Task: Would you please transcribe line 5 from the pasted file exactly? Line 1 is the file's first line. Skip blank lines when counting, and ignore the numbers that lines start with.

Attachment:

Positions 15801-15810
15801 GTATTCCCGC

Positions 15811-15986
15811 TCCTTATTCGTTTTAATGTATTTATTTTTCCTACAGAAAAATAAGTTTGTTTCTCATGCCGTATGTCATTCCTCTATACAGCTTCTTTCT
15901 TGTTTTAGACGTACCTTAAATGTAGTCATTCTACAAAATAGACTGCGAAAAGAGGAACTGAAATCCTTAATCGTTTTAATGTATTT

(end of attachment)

15901 TGTTTTAGACGTACCTTAAATGTAGTCATTCTACAAAATAGACTGCGAAAAGAGGAACTGAAATCCTTAATCGTTTTAATGTATTT